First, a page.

When Tom DeLay and the Republicans proposed spending the week of the Republican National Convention on a cruise liner in New York Harbor, they were laughed off the
A few months later, however, the New York Police Department was mulling its own harbor cruise-a free ride on the Staten Island Ferry for unruly convention protesters.
The NYPD considered turning the troubled commuter ferry into a prison barge for some of the thousands of activists who could be arrested during the convention. A police official approached the city’s Department of Transportation in May with the ferry plan, one city official said. And Deputy Police Commissioner Paul Browne confirmed that converting the ferry into a floating prison “was discussed as an option.”
But after stiff resistance from the Department of Transportation, the notion was apparently dropped.
“A very cursory inquiry was made by the Police Department, but our ferry division told them that all of the boats would be needed for use,” said Tom Cocola, the agency’s spokesman.
Instead, city officials are readying unused space in regular jails, which are conveniently empty in this low-crime era. In an extreme case, the vacant Brooklyn House of Detention in downtown Brooklyn and the Queens House of Detention in Kew Gardens could be reopened, said the spokesman for the Department of Corrections, John Mohan.
“Even without two facilities that are offline, there’s still our regular capacity we have available … for a political convention or whatever else may happen to cause a spike in our population,” Mr. Mohan said. And in a crunch, “we have literally thousands of beds that we could use,” he said.
That the ferry plan was even considered attests to the sheer volume of arrests anticipated during the four days of the convention, which runs from Aug. 30 to Sept. 2 in Madison Square Garden. Manhattan District Attorney Robert Morgenthau and other law-enforcement officials have said that they will be ready to process as many as 1,000 arrests each day. That worst-case scenario would mark the largest set of mass arrests in America since May Day, 1971, when the last major protest of the Vietnam War ended with police and National Guardsmen herding 13,000 demonstrators onto the playing field at Robert F. Kennedy Stadium.
“There is the potential for mass arrests this time,” said Miami Police Chief John Timoney, a former top official in the New York Police Department who was responsible for security at the Democratic National Convention here in 1992.
The behind-the-scenes scramble for prison space underlines the massive security challenges that face political conventions and other major American events, and it offers a glimpse at the sprawling set of preparations concealed behind those friendly ads starring Ed Koch and an elephant. Even as they scramble for jail space, officials are collecting antidotes to various poisons and studying the effects of a bomb blast on Madison Square Garden. They’re also setting up barriers in city streets and bringing in detectors for biological and chemical toxins.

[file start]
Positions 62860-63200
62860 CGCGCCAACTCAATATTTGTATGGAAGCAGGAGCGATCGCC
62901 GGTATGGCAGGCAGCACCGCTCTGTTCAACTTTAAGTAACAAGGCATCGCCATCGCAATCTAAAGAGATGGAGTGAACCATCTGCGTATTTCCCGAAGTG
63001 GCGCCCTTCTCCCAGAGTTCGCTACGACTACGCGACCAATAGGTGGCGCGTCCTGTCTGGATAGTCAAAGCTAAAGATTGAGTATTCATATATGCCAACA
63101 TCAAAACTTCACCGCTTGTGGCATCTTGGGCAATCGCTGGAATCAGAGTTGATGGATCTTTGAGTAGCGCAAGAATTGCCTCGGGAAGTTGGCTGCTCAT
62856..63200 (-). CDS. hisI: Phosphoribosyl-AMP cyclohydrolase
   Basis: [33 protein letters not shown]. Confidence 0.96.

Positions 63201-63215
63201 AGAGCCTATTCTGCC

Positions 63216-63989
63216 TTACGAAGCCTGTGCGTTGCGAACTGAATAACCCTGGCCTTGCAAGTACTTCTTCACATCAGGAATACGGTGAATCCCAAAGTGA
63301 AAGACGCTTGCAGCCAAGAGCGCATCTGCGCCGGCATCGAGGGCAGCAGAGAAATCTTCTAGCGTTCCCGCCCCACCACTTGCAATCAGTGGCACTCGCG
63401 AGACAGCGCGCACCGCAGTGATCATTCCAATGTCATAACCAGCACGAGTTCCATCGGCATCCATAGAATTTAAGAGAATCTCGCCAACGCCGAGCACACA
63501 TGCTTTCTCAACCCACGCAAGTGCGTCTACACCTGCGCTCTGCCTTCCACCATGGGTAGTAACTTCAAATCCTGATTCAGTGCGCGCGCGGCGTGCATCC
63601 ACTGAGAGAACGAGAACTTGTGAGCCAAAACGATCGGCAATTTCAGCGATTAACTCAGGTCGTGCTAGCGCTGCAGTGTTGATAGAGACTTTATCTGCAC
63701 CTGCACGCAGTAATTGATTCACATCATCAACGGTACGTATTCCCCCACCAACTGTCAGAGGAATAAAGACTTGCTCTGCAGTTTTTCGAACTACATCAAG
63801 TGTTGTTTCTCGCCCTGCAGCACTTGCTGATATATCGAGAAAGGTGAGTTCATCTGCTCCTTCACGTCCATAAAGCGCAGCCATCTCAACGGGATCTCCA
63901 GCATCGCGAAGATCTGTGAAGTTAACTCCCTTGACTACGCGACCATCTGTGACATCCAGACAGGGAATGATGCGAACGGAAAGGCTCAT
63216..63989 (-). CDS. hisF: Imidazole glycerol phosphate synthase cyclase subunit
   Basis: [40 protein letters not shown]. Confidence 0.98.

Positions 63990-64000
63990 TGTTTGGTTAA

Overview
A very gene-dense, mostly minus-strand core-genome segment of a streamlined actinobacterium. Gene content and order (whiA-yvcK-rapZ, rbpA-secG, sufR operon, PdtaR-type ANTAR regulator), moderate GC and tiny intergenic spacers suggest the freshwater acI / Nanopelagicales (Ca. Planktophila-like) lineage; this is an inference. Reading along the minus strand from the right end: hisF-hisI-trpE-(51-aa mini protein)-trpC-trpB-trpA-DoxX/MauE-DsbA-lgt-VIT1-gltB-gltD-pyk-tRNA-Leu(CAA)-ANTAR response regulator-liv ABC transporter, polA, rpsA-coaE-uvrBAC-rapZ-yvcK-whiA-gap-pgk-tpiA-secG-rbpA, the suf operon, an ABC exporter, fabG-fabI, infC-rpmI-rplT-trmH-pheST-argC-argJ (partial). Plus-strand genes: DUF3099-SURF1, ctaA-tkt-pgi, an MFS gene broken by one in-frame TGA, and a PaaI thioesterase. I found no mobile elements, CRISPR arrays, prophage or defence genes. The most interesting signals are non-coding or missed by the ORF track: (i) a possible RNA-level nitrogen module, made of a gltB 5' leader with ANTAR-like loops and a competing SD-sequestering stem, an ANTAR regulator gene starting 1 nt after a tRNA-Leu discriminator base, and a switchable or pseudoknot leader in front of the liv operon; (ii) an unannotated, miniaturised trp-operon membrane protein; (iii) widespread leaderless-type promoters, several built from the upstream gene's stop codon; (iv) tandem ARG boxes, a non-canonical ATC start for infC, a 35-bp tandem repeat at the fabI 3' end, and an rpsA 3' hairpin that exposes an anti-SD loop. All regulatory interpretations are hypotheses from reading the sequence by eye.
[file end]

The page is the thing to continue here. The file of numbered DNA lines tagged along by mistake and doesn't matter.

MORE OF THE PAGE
Most of those preparations remained veiled in secrecy. But a glance back at the 1992 Democratic National Convention in New York-set in a time of less controversy and a less obvious terror threat-suggests the morbid plans being laid.
Mr. Timoney, then the police inspector responsible for convention security, recalls that his department had no reason to expect mass arrests and didn’t make very many. (In Philadelphia in 2000, where Mr. Timoney was also police chief, more than 400 demonstrators were arrested.) But even back in 1992, city officials did prepare for a catastrophic terror attack.
“We created a temporary morgue with enough body bags for a couple thousand people-just in case, God forbid,” Mr. Timoney said. The morgue occupied the huge loading docks at the Farley Post Office, which will be used as the media center for this year’s convention.
Protest leaders say they’re worried that the intense security preparations-and the focus on jails-will lead to unnecessary arrests.
“We’re concerned that the Police Department is spending too much time worrying about where to put arrestees and not enough making sure that the constitutional rights of protesters are respected,” said the spokesman for a leading anti-war group, United for Peace and Justice. The group is battling the city for a chance to protest on Central Park’s Great Lawn, rather than the police’s preferred strip of the West Side Highway. “With the West Side Highway rally site, perhaps the Police Department is hoping to push us directly from the rally site onto the boat,” he said.
Protesters are making their own plans to respond to mass arrests.
Simone Levine, a member of the Association of Legal Aid Attorneys, said 120 legal-aid lawyers would be staffing the eight courtrooms-twice the usual number-that are expected to be open for arraignments during the convention week. (By law, arrestees must be brought before a judge within 24 hours of arrest.) The National Lawyers Guild will also staff each courtroom, offering representation to demonstrators too well-off to qualify for Legal Aid.
Ms. Levine said she didn’t expect many protesters to stage civil disobedience with the intent of being arrested.
“We haven’t heard of a lot of people attempting to get arrested. We’ve heard quite the opposite,” Ms. Levine said. “A lot of people are scared that they’re getting arrested while they engage in peaceful protest.”